If the angry God looking down at us is also old, is that not a major defect? How can the Almighty have this flaw? Why the long beard? Perhaps it is an indication of wisdom, but one of the properties of Divinity is eternal existence. This means that old age should not be a factor. God is not old compared to anything since He has always been around.
2. Isn’t He flawed to a degree, especially if He is upset at what He sees occurring on earth?
It is easy to tell that I am not God. I simply cannot get whatever it is I want at every point in time. There is failure. Humans are vulnerable to error. There are four principal defects, in fact: committing mistakes, imperfect senses, cheating, and being easily illusioned.
Even in the rare cases of a human being achieving the perfection of yoga known as prapti, there is still a before and after. Namely, the yogi had some point in time when they weren’t one. They did not have the prapti-siddhi at birth; they had to acquire it.
God should always be in the superior position. He should never be frustrated in desire. If He is upset at a particular situation, He should have the ability to remedy the situation immediately. Whenever He wants. Wherever He wants to go. To whomever He decides to distribute His causeless mercy.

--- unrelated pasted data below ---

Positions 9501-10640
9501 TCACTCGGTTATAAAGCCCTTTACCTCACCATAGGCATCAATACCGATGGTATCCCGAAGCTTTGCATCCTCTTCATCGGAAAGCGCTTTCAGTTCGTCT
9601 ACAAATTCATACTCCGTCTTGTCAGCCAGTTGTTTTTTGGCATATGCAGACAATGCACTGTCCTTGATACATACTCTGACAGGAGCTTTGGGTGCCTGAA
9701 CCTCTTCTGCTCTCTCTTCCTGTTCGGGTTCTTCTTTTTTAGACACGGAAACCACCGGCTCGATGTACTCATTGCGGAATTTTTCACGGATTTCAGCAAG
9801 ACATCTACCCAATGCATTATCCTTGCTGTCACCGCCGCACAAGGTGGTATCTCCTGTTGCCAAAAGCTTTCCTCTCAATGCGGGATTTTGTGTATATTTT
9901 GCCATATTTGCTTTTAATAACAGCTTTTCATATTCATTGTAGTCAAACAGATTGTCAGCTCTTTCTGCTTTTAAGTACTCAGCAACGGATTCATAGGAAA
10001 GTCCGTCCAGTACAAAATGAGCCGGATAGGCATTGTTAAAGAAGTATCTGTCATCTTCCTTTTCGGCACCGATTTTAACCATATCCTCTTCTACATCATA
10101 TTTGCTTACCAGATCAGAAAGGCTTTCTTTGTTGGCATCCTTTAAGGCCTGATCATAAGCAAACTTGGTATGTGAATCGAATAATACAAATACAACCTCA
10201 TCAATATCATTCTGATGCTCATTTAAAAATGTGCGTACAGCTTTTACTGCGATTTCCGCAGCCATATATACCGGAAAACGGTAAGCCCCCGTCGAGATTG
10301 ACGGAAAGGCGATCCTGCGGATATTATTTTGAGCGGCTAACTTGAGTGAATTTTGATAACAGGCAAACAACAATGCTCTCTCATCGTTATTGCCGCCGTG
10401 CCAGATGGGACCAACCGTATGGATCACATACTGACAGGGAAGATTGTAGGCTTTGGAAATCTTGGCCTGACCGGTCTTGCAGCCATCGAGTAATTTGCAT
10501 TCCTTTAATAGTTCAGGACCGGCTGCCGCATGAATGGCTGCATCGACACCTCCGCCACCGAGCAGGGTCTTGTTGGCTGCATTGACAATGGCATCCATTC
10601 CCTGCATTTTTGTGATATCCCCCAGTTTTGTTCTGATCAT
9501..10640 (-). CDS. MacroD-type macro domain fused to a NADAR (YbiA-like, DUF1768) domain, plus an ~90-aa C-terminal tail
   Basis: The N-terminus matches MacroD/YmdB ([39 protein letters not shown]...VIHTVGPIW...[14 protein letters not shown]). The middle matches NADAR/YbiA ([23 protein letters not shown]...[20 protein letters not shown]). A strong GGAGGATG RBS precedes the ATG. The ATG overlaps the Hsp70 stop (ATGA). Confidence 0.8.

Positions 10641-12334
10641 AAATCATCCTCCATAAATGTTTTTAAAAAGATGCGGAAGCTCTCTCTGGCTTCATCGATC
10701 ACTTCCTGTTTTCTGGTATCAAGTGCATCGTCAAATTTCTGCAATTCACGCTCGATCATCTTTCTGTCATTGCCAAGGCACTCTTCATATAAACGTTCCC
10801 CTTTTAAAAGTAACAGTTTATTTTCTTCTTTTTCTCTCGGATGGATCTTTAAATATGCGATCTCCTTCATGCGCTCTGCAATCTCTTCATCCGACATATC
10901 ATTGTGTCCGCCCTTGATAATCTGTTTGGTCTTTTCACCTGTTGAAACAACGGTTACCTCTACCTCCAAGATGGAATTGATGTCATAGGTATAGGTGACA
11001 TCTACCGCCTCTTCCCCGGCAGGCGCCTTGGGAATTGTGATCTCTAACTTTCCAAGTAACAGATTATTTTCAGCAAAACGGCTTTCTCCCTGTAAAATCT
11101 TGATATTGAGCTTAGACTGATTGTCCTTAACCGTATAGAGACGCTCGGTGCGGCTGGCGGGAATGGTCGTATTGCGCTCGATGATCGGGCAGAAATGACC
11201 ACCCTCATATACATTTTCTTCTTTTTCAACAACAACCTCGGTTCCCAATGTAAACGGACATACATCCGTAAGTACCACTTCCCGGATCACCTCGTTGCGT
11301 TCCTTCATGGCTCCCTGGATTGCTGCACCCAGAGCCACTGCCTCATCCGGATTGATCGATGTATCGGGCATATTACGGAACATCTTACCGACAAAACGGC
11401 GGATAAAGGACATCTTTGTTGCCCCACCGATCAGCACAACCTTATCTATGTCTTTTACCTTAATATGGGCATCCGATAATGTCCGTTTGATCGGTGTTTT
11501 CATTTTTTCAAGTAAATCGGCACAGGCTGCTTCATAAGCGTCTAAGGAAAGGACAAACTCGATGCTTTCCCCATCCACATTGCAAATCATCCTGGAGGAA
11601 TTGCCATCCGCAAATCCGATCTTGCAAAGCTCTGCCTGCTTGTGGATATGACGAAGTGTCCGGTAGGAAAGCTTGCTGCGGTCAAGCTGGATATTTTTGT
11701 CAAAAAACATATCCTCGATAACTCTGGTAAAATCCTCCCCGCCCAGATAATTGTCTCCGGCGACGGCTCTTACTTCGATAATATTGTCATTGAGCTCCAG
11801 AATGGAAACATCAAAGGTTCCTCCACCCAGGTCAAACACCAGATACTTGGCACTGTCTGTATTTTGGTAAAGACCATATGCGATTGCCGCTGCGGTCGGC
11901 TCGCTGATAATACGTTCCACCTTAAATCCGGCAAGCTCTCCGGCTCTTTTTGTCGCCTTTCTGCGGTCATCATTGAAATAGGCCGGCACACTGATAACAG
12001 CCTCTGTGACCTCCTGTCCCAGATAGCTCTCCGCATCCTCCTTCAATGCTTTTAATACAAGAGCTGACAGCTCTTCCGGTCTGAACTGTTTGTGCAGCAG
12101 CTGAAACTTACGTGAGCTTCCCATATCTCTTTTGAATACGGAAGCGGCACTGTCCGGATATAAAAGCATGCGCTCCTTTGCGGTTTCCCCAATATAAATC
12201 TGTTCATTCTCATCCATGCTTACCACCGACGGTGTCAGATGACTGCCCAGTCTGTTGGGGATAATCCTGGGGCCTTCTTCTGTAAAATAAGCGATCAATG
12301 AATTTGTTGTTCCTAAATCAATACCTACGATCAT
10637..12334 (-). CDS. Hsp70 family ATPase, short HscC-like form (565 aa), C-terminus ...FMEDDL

3. If that were truly the image of God, wouldn’t He be able to remedy the situation without much effort?
If the angry God is upset at my behavior, if He views me in a disapproving manner, He should surely fix the situation immediately. Moreover, He wouldn’t give me only one chance at redemption. Just one life. Just one experience. Surrender and be saved. Forget and be condemned to hell forever. It doesn’t make sense.
Compare with the authorized image of the Divine as Padmanabha. He lies down to rest. Through breathing He creates and destroys the universes. He is not agitated in this slightest, though this is the most important work. He is atmarama, or completely satisfied in the self.
समो ऽहं सर्व-भूतेषु
न मे द्वेष्यो ऽस्ति न प्रियः
ये भजन्ति तु मां भक्त्या
मयि ते तेषु चाप्य् अहम्
samo ‘haṁ sarva-bhūteṣu
na me dveṣyo ‘sti na priyaḥ
ye bhajanti tu māṁ bhaktyā
mayi te teṣu cāpy aham
“I envy no one, nor am I partial to anyone. I am equal to all. But whoever renders service unto Me in devotion is a friend, is in Me, and I am also a friend to him.” (Lord Krishna, Bhagavad-gita, 9.29)
At the same time, He is kind enough to accept the service of dear associates like Lakshmi Devi and Lord Brahma. Padmanabha is always beautiful and worshiped in opulence. In His non-different form of Krishna, God is known as nava-yauvanam. This means “always youthful.” God is indeed all-attractive, and through parampara we get the chance to connect with Him and always be in His favor, though He never releases us entirely on our own.
Never entirely to release,
Where connection with Him to cease.
Knowing Him parampara through,
Of body fresh and new.
Never to angry and old compared,
Where disapprovingly stared.
Full of compassion and kindness,
Devotion clearing my blindness.